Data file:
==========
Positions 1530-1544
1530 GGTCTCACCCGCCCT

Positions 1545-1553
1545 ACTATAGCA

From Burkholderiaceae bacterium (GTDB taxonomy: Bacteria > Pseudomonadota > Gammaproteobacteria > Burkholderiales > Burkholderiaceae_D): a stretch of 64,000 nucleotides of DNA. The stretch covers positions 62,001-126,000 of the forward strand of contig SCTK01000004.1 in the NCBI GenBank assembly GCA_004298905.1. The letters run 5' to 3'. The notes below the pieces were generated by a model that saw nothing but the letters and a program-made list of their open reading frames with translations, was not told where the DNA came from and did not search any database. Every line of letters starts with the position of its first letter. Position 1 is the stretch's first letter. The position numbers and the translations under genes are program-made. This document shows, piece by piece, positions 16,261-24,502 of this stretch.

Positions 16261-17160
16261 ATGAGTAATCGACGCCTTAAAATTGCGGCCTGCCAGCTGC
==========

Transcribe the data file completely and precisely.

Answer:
Positions 1530-1544
1530 GGTCTCACCCGCCCT

Positions 1545-1553
1545 ACTATAGCA

From Burkholderiaceae bacterium (GTDB taxonomy: Bacteria > Pseudomonadota > Gammaproteobacteria > Burkholderiales > Burkholderiaceae_D): a stretch of 64,000 nucleotides of DNA. The stretch covers positions 62,001-126,000 of the forward strand of contig SCTK01000004.1 in the NCBI GenBank assembly GCA_004298905.1. The letters run 5' to 3'. The notes below the pieces were generated by a model that saw nothing but the letters and a program-made list of their open reading frames with translations, was not told where the DNA came from and did not search any database. Every line of letters starts with the position of its first letter. Position 1 is the stretch's first letter. The position numbers and the translations under genes are program-made. This document shows, piece by piece, positions 16,261-24,502 of this stretch.

Positions 16261-17160
16261 ATGAGTAATCGACGCCTTAAAATTGCGGCCTGCCAGCTGC